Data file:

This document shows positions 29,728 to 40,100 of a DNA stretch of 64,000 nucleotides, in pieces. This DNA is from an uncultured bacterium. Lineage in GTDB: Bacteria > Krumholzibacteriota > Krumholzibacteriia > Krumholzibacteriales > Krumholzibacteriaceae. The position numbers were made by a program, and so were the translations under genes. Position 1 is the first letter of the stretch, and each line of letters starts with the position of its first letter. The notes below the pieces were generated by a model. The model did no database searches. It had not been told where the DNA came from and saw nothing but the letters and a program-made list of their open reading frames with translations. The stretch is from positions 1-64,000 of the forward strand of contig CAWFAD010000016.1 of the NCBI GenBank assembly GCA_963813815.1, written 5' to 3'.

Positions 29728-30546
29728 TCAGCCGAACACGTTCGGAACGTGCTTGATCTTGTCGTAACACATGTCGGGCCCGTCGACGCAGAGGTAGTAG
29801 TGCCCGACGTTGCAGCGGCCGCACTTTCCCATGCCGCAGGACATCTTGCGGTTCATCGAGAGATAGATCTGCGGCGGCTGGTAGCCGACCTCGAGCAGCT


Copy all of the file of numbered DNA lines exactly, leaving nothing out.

This document shows positions 29,728 to 40,100 of a DNA stretch of 64,000 nucleotides, in pieces. This DNA is from an uncultured bacterium. Lineage in GTDB: Bacteria > Krumholzibacteriota > Krumholzibacteriia > Krumholzibacteriales > Krumholzibacteriaceae. The position numbers were made by a program, and so were the translations under genes. Position 1 is the first letter of the stretch, and each line of letters starts with the position of its first letter. The notes below the pieces were generated by a model. The model did no database searches. It had not been told where the DNA came from and saw nothing but the letters and a program-made list of their open reading frames with translations. The stretch is from positions 1-64,000 of the forward strand of contig CAWFAD010000016.1 of the NCBI GenBank assembly GCA_963813815.1, written 5' to 3'.

Positions 29728-30546
29728 TCAGCCGAACACGTTCGGAACGTGCTTGATCTTGTCGTAACACATGTCGGGCCCGTCGACGCAGAGGTAGTAG
29801 TGCCCGACGTTGCAGCGGCCGCACTTTCCCATGCCGCAGGACATCTTGCGGTTCATCGAGAGATAGATCTGCGGCGGCTGGTAGCCGACCTCGAGCAGCT